No, the height of a person is not a great societal concern, but the song’s overall theme of loving yourself provides me comfort for my height issues. Now I know that I am a short superstar and born this way. Not really, but my short height definitely stemmed from my genetics. At the school’s annual fitness measurements, I ask the coach for advice on becoming taller only to receive the answer “Sorry, according to your family history, you will stay short.” Glugging down glasses of milk and stretching every night would not make me taller. I forced myself to accept my height; this song drove me to love it. Sure, I am shorter than most average teenagers, but I am what I am. And as part of the celebration, I engage in spreading the love by wearing ribbons to honor LGBT victims and accepting the diversity of my peers.

“Born This Way” goes beyond promoting tolerance and parades the celebration of the self and others by being an uplifting invitation to courage and love. Though only religion, race, ethnicity, and sexual orientation are explicitly addressed in the song, my height concerns do not render me an exception to the embrace of “Born This Way.” The song means the world to me and to many others, and the song helps us provide the infinite invitations for the ones in the closet. I am 4’ 11’’ and a superstar.

Megan Jane Wai

Both Edes Gilbert and Daryl Roth praised Megan’s approach. “It takes courage to present a somewhat `contrarian view,’” said Gilbert. “I admire the author for taking that chance and doing it well.” Roth observed that Megan “boldly explores the theme in an unexpected way.”

Megan said she “just started writing, and that’s what came back.” She went back to the story a day later fine tuning some of her points. Besides writing, Megan enjoys singing in a choir, something she has done since elementary school.

Megan, who will be a senior at Carlmont High School in Belmont, California, in the fall, is thinking of majoring in biology. She has two fish tanks in her home and laughs when she says her friends call her “the crazy fish lady.”

Sorry, I’m a Realist

When I think of Lady Gaga’s “Born This Way,” I think of one of the most bizarre music videos I’ve ever seen, an over-produced track that does no justice to the talented vocalist it’s associated with, and covers I’ve seen on Youtube that do a much better job than the original of expressing the lyrics’ inspirational message.

The song is a challenge: Can you love yourself in spite of all your flaws and imperfections? Can you gather up the courage to be the person you want to be? Can you accept others as they choose to express themselves? Can we as a society overcome hate and prejudice? Can we create a better tomorrow (whatever that means)?

I readily admit that I have flaws and imperfections aplenty. I won’t describe them here, so it’ll have to be enough to say that I carry certain insecurities and that I fully believe that I can learn to love myself with time, work, support from supporting friends who will undoubtedly support me 110%, and love from loving family members who unquestionably love me more I will ever understand.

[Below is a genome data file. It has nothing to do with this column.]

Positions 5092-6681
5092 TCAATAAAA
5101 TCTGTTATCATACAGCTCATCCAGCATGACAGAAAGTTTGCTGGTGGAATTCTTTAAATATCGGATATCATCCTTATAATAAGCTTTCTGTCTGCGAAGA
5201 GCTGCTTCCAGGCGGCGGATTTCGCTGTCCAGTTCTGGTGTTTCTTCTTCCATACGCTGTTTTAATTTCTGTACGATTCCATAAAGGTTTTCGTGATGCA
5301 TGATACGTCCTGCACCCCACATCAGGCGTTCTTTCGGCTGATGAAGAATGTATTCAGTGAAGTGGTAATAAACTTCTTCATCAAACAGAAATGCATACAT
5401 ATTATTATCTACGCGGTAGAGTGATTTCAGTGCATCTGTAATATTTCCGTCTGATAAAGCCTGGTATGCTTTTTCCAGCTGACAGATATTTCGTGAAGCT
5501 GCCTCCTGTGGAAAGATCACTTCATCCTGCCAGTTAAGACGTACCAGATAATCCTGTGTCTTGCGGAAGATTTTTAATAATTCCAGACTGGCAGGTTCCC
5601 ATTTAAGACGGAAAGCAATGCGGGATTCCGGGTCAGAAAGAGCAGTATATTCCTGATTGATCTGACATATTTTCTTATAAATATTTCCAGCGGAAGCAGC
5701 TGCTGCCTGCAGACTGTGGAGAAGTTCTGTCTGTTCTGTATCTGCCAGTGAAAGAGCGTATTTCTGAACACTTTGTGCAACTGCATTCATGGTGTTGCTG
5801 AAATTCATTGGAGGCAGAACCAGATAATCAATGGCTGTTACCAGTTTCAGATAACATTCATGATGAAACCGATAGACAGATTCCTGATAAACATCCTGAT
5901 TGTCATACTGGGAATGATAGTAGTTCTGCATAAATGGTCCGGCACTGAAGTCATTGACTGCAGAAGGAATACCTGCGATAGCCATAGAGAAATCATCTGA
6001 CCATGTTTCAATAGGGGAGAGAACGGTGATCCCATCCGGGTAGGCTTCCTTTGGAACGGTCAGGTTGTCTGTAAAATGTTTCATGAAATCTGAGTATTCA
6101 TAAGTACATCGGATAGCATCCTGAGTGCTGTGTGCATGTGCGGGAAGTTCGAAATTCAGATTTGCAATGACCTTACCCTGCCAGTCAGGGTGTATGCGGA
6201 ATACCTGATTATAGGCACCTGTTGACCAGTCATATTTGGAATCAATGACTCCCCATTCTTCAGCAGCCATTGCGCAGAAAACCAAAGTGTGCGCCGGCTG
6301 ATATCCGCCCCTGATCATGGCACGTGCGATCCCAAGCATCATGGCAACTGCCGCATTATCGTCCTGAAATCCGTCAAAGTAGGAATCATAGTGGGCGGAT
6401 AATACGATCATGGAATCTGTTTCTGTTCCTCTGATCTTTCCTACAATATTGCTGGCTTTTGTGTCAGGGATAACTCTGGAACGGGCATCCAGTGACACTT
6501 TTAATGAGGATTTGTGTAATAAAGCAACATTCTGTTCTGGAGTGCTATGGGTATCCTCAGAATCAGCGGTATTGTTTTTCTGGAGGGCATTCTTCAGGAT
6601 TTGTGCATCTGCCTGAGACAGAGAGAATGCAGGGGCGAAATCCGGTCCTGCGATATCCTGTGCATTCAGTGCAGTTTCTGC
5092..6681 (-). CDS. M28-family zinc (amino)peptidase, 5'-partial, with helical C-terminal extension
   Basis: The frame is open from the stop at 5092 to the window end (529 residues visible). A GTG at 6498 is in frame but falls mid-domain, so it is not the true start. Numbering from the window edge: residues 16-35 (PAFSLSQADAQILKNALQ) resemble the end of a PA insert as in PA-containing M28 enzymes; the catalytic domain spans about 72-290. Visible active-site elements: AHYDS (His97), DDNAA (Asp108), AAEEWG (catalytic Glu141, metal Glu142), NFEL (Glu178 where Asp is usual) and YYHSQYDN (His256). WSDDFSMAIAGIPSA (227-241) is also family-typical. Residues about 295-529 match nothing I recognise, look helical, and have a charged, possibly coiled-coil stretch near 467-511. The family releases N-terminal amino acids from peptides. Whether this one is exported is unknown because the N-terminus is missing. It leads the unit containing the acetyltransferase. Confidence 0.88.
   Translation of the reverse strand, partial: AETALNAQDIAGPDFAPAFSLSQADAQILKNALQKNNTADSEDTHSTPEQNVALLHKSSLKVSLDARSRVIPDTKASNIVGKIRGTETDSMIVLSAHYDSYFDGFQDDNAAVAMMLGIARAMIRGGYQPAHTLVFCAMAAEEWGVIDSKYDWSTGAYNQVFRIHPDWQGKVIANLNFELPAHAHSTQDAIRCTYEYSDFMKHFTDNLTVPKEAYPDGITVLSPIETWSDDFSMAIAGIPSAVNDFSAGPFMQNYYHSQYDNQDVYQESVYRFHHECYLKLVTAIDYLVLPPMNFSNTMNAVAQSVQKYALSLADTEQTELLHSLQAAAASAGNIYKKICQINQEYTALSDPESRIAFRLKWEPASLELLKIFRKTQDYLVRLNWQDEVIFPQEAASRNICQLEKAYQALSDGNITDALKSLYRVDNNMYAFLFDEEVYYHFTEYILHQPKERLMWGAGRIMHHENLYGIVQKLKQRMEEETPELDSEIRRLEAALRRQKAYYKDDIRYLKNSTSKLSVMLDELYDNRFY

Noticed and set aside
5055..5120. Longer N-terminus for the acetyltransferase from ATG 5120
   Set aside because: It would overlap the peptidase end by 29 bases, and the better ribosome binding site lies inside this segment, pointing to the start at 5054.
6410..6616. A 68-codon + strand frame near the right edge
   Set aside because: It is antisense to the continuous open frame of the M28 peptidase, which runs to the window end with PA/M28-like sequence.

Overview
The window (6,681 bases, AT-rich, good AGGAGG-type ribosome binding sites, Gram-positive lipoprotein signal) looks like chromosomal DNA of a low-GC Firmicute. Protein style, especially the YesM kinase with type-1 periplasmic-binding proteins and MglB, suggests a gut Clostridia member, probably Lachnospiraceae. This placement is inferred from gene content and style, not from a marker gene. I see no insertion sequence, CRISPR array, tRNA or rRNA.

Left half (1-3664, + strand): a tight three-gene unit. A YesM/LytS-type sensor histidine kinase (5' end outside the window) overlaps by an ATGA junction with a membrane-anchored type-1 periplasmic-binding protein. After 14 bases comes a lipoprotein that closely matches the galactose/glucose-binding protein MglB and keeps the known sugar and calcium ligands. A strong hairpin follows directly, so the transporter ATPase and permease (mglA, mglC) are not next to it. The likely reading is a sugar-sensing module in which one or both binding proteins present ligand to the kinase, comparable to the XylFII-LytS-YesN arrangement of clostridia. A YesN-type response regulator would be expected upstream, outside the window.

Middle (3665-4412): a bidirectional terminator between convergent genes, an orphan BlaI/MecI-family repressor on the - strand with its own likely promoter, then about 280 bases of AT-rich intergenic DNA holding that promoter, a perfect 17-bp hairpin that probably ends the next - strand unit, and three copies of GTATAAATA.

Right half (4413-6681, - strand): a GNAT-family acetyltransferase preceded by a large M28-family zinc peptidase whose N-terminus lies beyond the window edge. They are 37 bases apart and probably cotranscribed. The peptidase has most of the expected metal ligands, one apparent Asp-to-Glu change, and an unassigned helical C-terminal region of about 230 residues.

I believe I already have the courage to be the person I want to be. I’m not sure yet who that person is, but I know I don’t care enough about what other people think to live my life according to what others think I should do or act according to other peoples’ standards. At the same time, I don’t think it’ll be too difficult for me to accept others as they are and let them be who they want to be, since I try to do so already.

Whether we can create a better tomorrow hinges at least partly on whether our society can overcome hate and prejudice. I for one seriously doubt it. How would we go about it in the first place? We all carry a set of basic assumptions, often without knowing we carry them, which allow us to develop biases and stereotypes, which in turn play a part in hatred and prejudice. It seems logical that in order to eliminate hatred and prejudice, we would need to do away with biases and stereotypes as well. But how are we to get rid of biases and stereotypes? By requiring everyone to do away with their basic assumptions? Even if it were possible for us to overcome hatred and prejudice without eliminating biases and stereotypes, we are still unable to change history, which has shaped our societies and allowed for the development of biases, stereotypes, hatred, and prejudice.

“Born This Way” poses a challenge I’m not willing to accept. I do believe that I can learn to love myself, be the person I want to be, and accept others as they are; I believe I will, in time. But I highly doubt our ability as a society to overcome hatred and prejudice. It may yet be possible by some method that has yet to be discovered, but until it is found, I hold that we cannot create a society free of hate and prejudice, that we cannot create a better tomorrow. “Born This Way” represents an ideal. History teaches us that ideals are often unachievable.